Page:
Number five: your job doesn’t define you

The main purpose of school is to teach us what we need to know to get a credential. We received a brief general education before receiving the graduation hat and bidding us farewell. Then we are thrust into a world where people come from many walks of life and have jobs other than those that have been listed since elementary school as the ones with the highest financial rewards. We also understand that people are more than just their jobs. We live in a culture where people can change careers quickly because they have access to the necessary information online and have mastered their craft. This is especially true in the information age.

Number four: is the value of good friendship

The first place we learn the value of friendship is in school. But it is frequently only taught in the context of academic learning when friends are made to help each other get through the experience of being a student. After we graduate, people start going their separate ways. It’s true what they say; friends come and go. To live a real life and deal with its pains, you have to know how important a strong friendship is.

Number Three: your happiness depends on you in the classroom

Our pleasure is based on what others think of us and the impressions we make on our teachers, so they will reward us appropriately. However, when you step out into the real world, you are left on your own and must learn how to get by. You only have yourself to please for the first time. Expecting others to tell you what makes you happy and expecting someone else to make you happy are both unrealistic expectations.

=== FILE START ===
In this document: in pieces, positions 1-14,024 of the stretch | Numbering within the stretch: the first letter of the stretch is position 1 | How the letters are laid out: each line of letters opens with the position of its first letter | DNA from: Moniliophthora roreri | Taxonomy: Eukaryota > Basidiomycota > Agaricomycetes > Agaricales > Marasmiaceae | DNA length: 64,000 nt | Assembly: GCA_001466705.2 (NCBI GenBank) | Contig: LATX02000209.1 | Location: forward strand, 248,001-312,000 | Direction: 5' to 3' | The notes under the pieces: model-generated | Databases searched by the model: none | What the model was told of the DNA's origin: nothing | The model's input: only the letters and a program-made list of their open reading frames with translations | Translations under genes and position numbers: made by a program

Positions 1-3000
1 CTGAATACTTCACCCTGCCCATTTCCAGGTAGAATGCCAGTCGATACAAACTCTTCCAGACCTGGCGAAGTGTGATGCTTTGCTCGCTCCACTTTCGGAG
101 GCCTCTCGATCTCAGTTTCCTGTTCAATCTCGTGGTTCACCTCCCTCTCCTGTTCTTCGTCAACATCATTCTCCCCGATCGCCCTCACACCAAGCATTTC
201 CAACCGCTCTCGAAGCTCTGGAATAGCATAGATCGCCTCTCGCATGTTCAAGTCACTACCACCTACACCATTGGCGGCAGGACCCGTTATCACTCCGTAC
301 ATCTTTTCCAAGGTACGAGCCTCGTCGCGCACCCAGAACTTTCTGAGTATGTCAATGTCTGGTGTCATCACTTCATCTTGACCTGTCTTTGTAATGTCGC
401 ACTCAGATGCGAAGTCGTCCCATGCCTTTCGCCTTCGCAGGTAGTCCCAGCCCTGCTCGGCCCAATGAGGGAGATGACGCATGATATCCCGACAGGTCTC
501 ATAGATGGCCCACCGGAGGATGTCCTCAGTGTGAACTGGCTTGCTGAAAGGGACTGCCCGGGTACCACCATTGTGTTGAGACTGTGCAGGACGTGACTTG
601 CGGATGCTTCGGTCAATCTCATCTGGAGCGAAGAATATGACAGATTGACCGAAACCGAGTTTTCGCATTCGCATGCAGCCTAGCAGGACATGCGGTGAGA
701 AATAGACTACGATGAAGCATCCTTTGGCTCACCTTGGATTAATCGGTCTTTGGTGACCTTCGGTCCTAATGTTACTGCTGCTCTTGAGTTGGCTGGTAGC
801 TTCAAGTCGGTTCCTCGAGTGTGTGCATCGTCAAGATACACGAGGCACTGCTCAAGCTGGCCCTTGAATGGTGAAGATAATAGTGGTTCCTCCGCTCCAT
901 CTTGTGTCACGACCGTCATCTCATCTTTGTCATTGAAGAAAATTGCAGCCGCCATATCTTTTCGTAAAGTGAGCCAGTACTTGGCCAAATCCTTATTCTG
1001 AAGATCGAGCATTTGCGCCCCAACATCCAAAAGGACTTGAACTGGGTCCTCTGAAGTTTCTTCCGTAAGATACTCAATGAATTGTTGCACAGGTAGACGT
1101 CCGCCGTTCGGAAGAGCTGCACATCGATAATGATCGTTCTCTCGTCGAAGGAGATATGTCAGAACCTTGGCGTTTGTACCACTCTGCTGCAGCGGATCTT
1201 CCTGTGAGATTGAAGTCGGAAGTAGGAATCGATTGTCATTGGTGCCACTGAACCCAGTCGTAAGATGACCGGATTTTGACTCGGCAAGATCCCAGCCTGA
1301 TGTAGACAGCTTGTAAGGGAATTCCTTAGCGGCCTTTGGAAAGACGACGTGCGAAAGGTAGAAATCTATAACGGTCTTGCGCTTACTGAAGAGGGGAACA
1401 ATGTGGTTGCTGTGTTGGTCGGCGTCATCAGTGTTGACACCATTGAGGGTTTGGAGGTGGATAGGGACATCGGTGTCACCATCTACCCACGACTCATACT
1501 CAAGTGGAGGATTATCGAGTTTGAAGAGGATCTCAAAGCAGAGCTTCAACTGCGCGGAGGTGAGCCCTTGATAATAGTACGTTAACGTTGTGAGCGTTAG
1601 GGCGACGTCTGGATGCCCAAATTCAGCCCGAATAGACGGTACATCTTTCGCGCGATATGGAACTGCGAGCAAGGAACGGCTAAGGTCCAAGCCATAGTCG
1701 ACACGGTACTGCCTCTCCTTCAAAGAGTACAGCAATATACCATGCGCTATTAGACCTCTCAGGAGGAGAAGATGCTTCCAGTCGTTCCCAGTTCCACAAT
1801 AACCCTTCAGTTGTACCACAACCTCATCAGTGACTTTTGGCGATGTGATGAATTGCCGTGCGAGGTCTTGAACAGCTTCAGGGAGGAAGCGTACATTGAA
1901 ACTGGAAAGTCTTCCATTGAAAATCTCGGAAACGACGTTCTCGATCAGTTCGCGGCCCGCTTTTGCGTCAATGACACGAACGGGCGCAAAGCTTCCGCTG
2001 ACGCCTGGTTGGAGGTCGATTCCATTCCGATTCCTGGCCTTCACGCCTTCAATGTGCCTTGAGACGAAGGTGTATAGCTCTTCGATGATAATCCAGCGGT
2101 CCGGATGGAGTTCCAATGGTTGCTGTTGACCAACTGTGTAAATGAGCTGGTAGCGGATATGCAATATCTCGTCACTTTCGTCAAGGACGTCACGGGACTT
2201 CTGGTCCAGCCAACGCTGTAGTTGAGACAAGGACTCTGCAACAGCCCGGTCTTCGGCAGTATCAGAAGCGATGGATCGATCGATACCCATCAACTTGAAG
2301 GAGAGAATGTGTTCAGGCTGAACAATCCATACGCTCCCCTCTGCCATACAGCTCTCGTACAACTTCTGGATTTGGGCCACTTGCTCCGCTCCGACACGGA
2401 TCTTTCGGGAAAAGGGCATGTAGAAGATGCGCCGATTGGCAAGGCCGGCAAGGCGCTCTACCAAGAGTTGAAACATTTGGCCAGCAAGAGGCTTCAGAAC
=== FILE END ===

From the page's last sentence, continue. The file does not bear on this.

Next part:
Number two: not everything is about you

We learn to focus on ourselves in school, but perhaps a little too much. We are instructed to consider our objectives and struggle for them in a rat race that, if we let it, seems to extend into our adult lives. We easily get into the trap of believing that life revolves around us. Because we experience the world through our own particular set of eyes, everything that happens must involve us in some way. We are blind to everyone and everything around us. Because our eyes are fixed on the target, everything that occurs around us only serves as a diversion from our goal.

Number one: perspective is key

We learn that a fact equals a justification system from the typical textbook. They present us with a screenplay for a story that has a viewpoint and instructs us to consider it the only one available. Hitler was the most horrible person ever to walk the planet. That may be the case, but very little is spoken about the Second World War. The nations fighting against Nazism, known as the Allies, also committed some terrible crimes, such as being some of the first to employ nuclear bombs in conflict.

Not to suggest that one side was worse than the other, but rather to draw attention to the fact that we are never given the chance to consider what might be on the other side and are only ever exposed to one side of a coin. When we step out into the real world, we see several sides to every person in every circumstance. We deal with people in our friendships, at work, and in love relationships who might seriously hurt our sentiments if we are unable to convince them to consider the other side of the story.

Let us know what you think about the list in the comments section below. If you enjoyed this video, please like the share it with friends.

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Ten life lessons you’ll Never Learn in school
Ten life lessons you’ll Never Learn in school